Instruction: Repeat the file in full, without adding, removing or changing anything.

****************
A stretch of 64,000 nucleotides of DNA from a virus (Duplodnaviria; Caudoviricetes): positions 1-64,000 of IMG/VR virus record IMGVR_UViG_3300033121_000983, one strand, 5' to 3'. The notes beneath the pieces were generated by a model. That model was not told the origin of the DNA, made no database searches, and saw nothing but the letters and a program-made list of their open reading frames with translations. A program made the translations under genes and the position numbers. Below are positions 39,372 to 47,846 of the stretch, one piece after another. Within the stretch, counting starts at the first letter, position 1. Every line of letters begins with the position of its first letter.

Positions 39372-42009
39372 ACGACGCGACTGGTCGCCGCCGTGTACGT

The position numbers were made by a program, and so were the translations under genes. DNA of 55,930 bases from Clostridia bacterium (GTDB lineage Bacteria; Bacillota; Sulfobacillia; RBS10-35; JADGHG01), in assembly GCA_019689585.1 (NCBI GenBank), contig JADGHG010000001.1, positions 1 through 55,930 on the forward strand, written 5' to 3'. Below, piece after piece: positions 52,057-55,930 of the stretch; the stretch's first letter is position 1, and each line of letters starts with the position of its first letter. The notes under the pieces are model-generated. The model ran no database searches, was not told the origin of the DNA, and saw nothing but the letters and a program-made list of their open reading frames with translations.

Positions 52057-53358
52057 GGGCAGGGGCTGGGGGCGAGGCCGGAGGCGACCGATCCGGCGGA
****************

A stretch of 64,000 nucleotides of DNA from a virus (Duplodnaviria; Caudoviricetes): positions 1-64,000 of IMG/VR virus record IMGVR_UViG_3300033121_000983, one strand, 5' to 3'. The notes beneath the pieces were generated by a model. That model was not told the origin of the DNA, made no database searches, and saw nothing but the letters and a program-made list of their open reading frames with translations. A program made the translations under genes and the position numbers. Below are positions 39,372 to 47,846 of the stretch, one piece after another. Within the stretch, counting starts at the first letter, position 1. Every line of letters begins with the position of its first letter.

Positions 39372-42009
39372 ACGACGCGACTGGTCGCCGCCGTGTACGT

The position numbers were made by a program, and so were the translations under genes. DNA of 55,930 bases from Clostridia bacterium (GTDB lineage Bacteria; Bacillota; Sulfobacillia; RBS10-35; JADGHG01), in assembly GCA_019689585.1 (NCBI GenBank), contig JADGHG010000001.1, positions 1 through 55,930 on the forward strand, written 5' to 3'. Below, piece after piece: positions 52,057-55,930 of the stretch; the stretch's first letter is position 1, and each line of letters starts with the position of its first letter. The notes under the pieces are model-generated. The model ran no database searches, was not told the origin of the DNA, and saw nothing but the letters and a program-made list of their open reading frames with translations.

Positions 52057-53358
52057 GGGCAGGGGCTGGGGGCGAGGCCGGAGGCGACCGATCCGGCGGA